Once again, we have seen the photographs of people huddled in Laguna Beach, bracing themselves to assess the damage and coping with the harsh forces of nature. The city, struck by fire earlier this week, is one of the county’s natural wonders. It often seems perched on the point of peril.
Already this decade, Laguna Beach has emerged from a devastating wildfire that consumed about 400 houses in 1993. Climbing out to rebuild and prosper another day, it was battered last season by the storms and slides of El Nino. Hundreds more houses were lost or damaged, and two people died. Early this week, just as the city was ready to put on its holiday face, a fire struck the downtown area, inflicting $4.5 million in damage to 12 businesses.
Through the city’s cycles of golden days and brushes with disaster, the indomitable outlook of residents has been in evidence. That happened again this week. After taking stock, the city picked itself up and showed the world its resolve. By midweek, the downtown area was getting on with life, even as the toll to businesses was being tallied.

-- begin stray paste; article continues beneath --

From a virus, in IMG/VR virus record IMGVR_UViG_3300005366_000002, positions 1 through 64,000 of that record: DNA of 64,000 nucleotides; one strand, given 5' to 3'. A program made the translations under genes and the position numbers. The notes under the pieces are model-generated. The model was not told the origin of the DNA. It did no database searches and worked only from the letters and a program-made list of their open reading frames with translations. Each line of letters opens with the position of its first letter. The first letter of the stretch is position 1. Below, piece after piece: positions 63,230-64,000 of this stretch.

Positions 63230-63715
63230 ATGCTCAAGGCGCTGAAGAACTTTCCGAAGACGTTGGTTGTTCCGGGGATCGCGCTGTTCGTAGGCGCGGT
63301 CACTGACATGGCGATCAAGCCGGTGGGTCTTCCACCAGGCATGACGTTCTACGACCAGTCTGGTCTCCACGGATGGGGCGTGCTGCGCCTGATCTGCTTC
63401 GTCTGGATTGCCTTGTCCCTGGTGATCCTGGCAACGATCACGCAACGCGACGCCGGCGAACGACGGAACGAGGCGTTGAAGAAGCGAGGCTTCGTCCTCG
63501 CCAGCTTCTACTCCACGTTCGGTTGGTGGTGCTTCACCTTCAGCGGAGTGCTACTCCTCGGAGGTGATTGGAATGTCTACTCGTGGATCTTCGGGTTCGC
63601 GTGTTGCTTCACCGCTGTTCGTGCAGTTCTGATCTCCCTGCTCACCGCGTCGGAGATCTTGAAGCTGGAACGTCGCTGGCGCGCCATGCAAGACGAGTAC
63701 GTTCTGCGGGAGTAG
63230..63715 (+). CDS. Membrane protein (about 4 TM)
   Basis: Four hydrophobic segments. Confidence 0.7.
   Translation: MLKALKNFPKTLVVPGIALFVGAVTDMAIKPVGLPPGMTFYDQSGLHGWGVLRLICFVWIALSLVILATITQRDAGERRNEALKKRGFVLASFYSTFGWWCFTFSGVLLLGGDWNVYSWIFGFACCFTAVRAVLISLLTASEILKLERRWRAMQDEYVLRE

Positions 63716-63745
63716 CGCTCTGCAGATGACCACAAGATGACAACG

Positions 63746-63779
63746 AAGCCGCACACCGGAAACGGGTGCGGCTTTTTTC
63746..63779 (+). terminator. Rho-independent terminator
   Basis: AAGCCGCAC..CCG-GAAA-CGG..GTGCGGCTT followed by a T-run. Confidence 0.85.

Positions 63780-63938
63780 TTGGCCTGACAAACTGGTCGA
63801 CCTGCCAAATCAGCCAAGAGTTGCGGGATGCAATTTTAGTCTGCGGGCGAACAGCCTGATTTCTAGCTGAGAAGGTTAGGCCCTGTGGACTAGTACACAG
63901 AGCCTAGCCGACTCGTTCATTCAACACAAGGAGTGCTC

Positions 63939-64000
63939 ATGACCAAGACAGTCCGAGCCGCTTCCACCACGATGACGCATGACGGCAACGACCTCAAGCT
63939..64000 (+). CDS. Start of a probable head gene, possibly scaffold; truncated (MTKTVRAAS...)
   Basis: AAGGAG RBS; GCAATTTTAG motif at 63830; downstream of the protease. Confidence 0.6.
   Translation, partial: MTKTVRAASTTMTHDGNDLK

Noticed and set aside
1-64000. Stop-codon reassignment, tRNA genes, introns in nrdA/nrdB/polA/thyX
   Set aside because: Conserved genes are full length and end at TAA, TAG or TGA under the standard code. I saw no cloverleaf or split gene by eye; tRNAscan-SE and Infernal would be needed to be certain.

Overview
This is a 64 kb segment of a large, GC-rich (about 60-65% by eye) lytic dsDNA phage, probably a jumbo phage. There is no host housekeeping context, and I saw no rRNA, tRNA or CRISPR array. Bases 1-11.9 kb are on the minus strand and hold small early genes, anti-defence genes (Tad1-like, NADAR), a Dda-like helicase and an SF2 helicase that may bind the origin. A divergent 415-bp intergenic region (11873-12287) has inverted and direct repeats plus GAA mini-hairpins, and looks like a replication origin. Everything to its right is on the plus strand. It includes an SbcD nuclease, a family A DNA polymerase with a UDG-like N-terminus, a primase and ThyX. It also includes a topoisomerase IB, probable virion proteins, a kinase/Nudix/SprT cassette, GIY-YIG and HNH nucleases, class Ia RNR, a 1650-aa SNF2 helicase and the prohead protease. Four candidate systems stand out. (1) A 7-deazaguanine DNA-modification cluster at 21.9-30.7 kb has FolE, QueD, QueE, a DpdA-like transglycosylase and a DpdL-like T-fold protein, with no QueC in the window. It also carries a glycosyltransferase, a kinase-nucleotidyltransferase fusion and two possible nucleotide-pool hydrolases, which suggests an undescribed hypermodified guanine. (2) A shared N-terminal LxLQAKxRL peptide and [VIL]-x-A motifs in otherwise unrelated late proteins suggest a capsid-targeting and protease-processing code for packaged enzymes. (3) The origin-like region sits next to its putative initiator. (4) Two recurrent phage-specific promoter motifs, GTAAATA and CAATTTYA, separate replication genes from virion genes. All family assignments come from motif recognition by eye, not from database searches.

One businessman expressed a now-common sentiment. Randy Hunt, owner of a store that sells beach shirts and snowboarding outfits, declared, “The next step? We’ll rebuild.”
Another business owner, Alice Browne, put the setback to her inventory of shoes in perspective. “It’s not like the Central American disasters, whole villages buried. We are still alive,” she said.
This week’s disaster was far less extensive than the 1993 fire and the recent mudslides. However, rebuilding and going on has become a way of living in Laguna Beach.
The recent fire apparently started in an electrically heated wax pot. One lesson for the future: take steps to ensure the safe storage of flammable materials in a community where buildings are close together and the danger of fire is a constant.
The idea that damage is a temporary setback in a close-knit community’s life is important. As the city rebuilds and moves on, it has displayed a spirit to inspire the entire region.